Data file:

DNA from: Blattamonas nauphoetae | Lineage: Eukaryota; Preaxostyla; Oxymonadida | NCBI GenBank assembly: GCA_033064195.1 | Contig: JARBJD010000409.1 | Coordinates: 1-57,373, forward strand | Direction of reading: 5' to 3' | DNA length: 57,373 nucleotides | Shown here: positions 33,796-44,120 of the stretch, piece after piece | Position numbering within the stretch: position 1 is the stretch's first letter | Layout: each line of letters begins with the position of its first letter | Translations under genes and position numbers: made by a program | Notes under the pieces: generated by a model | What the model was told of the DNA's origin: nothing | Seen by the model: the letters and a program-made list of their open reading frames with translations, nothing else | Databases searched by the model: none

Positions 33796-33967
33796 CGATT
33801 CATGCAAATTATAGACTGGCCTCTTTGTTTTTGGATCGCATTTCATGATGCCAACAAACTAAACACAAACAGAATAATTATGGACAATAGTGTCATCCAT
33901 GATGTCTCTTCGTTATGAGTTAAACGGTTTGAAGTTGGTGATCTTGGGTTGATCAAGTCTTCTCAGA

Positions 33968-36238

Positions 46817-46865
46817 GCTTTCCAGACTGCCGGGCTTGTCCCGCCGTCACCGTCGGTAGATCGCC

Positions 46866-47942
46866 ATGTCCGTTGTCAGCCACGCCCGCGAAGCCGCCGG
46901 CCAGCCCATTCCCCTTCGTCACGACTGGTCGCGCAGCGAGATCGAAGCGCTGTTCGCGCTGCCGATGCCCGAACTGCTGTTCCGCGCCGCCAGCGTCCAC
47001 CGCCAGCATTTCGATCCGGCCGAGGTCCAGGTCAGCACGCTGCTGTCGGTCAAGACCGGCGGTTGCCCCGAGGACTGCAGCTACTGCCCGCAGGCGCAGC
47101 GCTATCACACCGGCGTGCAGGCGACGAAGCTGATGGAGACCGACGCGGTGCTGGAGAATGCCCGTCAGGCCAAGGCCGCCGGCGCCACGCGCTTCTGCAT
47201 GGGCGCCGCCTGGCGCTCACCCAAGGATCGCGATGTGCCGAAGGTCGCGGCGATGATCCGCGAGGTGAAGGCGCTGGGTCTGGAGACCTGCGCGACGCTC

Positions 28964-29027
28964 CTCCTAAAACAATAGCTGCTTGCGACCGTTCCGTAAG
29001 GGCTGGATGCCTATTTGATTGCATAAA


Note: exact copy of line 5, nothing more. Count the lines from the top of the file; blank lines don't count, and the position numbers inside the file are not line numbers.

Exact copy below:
33901 GATGTCTCTTCGTTATGAGTTAAACGGTTTGAAGTTGGTGATCTTGGGTTGATCAAGTCTTCTCAGA